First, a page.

NASHVILLE, Tenn. — Xavier coach Chris Mack met Kid Rock on Wednesday.
In the great pantheon of life events, this may rate somewhere around “sort of interesting” or “very exciting,” depending on how you feel about Kid Rock, but for Xavier — a No. 1 seed a year after making the Elite Eight as an 11 seed — this means something completely different. This year, Mack and his players got a text from the owner of Jeff Ruby’s Steakhouse in Nashville, asking them to come visit. This year, Jeff Ruby told Mack that Kid Rock, one of his favorite artists, would be there.
This year, the Xavier Musketeers are the hunted — and nothing makes it more obvious than the fedora-wearing, rap-metal target on their backs.
Apparently, meeting Kid Rock can mean a lot.
“I was like a kid in a candy store, waiting for him to come in,” Mack said of Kid Rock. “I was pretty composed. I didn’t stutter my words.”
In many ways, Mack’s reaction is a pretty good indicator of where the Musketeers are now. Considered the weakest No. 1 seed in the tournament, they are excited, they are aware of the task at hand, and they understand they need to act like they belong exactly where they are.
“It’s a business trip for us,” Trevon Bluiett said. “Seeding doesn’t necessarily matter. Anything can happen, so we’ve got to take this game, take this tournament one game at a time and just focus on what’s in front of us.”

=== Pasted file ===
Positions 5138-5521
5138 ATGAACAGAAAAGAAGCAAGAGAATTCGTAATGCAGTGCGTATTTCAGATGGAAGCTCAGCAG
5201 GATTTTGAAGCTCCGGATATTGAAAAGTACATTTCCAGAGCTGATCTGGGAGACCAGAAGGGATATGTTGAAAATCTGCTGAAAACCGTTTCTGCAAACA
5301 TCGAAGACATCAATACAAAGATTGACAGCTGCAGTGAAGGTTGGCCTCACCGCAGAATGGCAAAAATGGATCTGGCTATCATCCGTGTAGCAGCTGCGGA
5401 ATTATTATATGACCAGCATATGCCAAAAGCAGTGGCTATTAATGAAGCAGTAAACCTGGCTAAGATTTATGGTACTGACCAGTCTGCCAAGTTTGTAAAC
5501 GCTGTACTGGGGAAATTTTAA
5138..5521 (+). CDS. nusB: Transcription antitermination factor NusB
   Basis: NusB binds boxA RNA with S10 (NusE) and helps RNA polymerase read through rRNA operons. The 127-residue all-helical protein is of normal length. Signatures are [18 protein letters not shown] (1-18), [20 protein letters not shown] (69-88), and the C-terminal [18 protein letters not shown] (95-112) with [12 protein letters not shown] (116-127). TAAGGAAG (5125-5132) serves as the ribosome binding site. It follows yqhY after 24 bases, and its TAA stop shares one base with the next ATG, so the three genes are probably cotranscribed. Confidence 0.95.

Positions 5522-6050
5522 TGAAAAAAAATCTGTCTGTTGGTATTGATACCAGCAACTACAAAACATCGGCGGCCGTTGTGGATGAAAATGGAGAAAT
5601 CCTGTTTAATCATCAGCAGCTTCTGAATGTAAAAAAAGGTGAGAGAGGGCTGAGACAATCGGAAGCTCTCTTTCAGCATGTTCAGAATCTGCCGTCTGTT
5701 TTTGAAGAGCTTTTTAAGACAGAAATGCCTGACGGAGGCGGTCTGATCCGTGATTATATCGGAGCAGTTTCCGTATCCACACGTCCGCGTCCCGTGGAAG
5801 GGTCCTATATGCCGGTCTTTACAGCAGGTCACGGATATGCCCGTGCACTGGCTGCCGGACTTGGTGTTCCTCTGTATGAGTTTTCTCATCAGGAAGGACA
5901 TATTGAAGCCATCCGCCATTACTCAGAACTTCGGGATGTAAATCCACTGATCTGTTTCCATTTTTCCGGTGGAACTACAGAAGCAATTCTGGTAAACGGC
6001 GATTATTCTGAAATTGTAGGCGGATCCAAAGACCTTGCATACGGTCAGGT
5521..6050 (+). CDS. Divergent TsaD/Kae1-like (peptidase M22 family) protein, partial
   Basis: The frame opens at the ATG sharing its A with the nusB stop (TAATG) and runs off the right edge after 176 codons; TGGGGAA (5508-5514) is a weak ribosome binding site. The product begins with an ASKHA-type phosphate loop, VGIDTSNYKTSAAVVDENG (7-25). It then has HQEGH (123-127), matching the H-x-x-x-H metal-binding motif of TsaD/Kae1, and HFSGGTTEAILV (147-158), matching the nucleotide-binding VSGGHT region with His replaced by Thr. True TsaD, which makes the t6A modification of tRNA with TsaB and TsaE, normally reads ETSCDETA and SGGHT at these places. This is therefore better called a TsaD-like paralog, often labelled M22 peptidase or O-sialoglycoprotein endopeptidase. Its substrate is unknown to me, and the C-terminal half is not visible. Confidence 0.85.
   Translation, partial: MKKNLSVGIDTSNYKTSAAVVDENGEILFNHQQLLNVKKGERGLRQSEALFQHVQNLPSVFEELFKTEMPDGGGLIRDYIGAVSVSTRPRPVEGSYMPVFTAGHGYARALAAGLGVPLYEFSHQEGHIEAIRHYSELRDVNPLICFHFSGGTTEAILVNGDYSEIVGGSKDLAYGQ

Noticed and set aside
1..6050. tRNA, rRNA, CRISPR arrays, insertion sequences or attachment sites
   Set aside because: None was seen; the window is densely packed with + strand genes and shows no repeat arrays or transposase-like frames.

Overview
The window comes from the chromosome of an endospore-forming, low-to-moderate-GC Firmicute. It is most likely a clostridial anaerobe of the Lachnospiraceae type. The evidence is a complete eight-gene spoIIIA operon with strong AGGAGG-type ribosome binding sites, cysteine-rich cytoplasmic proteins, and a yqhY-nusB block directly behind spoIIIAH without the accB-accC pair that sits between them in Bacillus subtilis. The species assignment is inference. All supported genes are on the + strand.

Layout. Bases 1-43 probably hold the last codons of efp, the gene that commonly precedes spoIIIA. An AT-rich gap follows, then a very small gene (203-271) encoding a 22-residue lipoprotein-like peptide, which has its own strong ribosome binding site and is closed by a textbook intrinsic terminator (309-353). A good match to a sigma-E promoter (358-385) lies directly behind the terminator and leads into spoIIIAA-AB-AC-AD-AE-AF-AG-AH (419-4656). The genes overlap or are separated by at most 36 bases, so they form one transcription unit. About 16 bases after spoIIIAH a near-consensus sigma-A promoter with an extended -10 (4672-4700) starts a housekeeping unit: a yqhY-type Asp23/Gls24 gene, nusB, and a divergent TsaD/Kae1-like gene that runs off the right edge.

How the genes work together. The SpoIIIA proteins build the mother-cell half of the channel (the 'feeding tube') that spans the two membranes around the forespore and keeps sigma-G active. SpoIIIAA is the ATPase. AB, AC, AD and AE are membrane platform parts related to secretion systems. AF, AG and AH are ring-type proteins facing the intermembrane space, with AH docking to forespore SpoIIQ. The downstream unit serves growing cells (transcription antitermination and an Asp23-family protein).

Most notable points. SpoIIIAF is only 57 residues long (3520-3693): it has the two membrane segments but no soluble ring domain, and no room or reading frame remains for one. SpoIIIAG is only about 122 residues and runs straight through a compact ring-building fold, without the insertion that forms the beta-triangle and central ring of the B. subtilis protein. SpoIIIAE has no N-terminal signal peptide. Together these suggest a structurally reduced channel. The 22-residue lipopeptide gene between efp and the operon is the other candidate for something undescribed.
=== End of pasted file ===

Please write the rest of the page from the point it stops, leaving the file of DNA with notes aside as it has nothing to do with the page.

What’s in front of Xavier is Texas Southern, the play-in No. 16 which beat NC Central to advance to the task of hoping for a March miracle. They began the season 0-13, intentionally playing a brutal non-conference schedule, before going 15-6 in conference play and then winning the SWAC championship. They’re playing with nothing to lose, and they’re fully aware of it.
“All the pressure is on the one seed,” Donte Clark said. “I don’t think there’s any pressure on us. We’ve just got to come out and play our game the best we know how to play. I feel like all the pressure’s on them and we just need to go out there and do what we know how to do.”
Coach Mike Davis said they’re relishing in the experience. They had to raise the money to fund their program, and the first $350,000 went to the university, with the excess going to them; they haven’t played a home game in three years, Davis said. “We go to nice hotels,” he said. “They eat in the hotels. We eat and travel like a power five.
“[Advancing] was just like I thought it would be. It was great. The flight was 45 minutes. Everybody was excited. I think I had 150 texts on my phone and all those guys were on their phone the whole time.”
In essence, it’s two teams living the dream — the old underdog, ushered to dominance, and the new upstart, proving their mettle.
“Nothing exposes you more than the NCAA Tournament, with all the talented teams and talented players, well-coached teams you’re going to play,” Mack said. “Our defense will be up to its first challenge and hopefully won’t be our first and only challenge tomorrow evening against a team that likes to push the ball and give their players a lot of freedom.
“You throw all these teams in one tournament and the better team on that particular night wins. They get to advance and the other one gets to pack up and worry about next year.”
That’s what it comes down to, in the end. Xavier went to Jeff Ruby’s and met Kid Rock, and Texas Southern went to Steak ’n Shake and dreamed a big dream about unseating a favorite. And on Friday night, absolutely none of that will matter.
As Kid Rock would say, Welcome 2 The Party.